25. 4 out of 5

    Crperry13

    My introduction to Tad Williams was the Otherland quartet, which rank among the very best books I ever read. Otherland had strong characters, an engaging plot, and a fast-paced movielike quality about it. I expected the same from other Williams works, so I picked up The Dragonbone Chair for some summer vacation reading. And I was incredibly disappointed. The utter lack of engaging dialog and prevalence of weak, forgettable characters ruins this book. I found myself flipping past 2-3 pages at a ti My introduction to Tad Williams was the Otherland quartet, which rank among the very best books I ever read. Otherland had strong characters, an engaging plot, and a fast-paced movielike quality about it. I expected the same from other Williams works, so I picked up The Dragonbone Chair for some summer vacation reading. And I was incredibly disappointed. The utter lack of engaging dialog and prevalence of weak, forgettable characters ruins this book. I found myself flipping past 2-3 pages at a time of tedious descriptions of scenery, clothing, weather, and emotions to get to the few lines of dialog per chapter. Not that I have any real issue with description - my favorite books are detailed explorations of fantastic ideas or places (check my list!). But this book was tedious...it could have been 200 pages shorter and a much more engaging story, without cutting out one line of dialog. I don't like giving up on books, but after 250 pages of this one, I quit on it and picked up something a little less frustrating. Brutally disappointing. I still want to read Williams' later works (post-Otherland), but am less enthused.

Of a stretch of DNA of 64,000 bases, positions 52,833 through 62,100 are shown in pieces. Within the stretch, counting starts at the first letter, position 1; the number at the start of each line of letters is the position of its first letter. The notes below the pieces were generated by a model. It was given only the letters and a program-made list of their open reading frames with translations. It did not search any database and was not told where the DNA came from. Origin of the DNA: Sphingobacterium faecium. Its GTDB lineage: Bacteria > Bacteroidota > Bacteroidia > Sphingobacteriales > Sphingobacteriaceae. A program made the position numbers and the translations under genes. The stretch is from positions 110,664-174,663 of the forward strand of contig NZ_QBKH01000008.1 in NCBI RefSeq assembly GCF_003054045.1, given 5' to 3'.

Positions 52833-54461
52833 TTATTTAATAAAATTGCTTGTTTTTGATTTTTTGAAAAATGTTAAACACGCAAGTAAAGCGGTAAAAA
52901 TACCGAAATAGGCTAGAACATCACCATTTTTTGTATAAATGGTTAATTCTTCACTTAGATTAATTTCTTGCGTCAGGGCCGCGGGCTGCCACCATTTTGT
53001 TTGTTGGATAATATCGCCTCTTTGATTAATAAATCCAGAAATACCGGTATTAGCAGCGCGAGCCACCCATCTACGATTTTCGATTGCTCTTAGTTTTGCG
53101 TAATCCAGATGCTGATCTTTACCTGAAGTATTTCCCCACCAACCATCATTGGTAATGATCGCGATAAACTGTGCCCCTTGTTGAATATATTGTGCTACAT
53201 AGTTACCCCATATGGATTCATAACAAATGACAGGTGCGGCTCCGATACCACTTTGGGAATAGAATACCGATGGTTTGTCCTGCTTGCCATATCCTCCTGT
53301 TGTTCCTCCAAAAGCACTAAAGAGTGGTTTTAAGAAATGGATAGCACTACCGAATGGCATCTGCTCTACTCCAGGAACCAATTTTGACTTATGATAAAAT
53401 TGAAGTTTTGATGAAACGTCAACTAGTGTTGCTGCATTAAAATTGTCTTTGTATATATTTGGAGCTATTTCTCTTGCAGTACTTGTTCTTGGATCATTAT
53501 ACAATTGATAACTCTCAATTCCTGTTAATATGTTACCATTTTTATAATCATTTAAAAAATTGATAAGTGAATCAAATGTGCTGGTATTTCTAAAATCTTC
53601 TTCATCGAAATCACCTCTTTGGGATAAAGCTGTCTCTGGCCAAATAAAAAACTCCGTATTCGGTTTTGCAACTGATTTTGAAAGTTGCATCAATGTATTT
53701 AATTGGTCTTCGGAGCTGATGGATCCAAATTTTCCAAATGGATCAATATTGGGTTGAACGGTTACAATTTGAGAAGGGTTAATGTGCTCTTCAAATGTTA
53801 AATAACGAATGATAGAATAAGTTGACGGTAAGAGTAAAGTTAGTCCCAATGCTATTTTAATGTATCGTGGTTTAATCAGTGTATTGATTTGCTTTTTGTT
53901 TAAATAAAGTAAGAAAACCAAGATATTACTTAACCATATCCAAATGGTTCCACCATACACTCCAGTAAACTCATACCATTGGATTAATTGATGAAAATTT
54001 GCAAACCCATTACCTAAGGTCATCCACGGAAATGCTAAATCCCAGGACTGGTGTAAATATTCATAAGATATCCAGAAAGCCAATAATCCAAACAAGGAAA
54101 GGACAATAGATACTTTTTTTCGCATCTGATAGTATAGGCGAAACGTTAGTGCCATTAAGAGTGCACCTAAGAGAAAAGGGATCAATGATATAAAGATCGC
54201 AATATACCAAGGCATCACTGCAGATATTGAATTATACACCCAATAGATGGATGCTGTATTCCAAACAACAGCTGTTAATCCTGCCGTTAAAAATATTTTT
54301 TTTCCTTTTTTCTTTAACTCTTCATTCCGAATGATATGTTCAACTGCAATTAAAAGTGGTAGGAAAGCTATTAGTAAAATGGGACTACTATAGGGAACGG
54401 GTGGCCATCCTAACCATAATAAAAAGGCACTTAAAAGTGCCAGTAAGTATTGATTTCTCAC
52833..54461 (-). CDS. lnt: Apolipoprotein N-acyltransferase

26. 5 out of 5

    Lori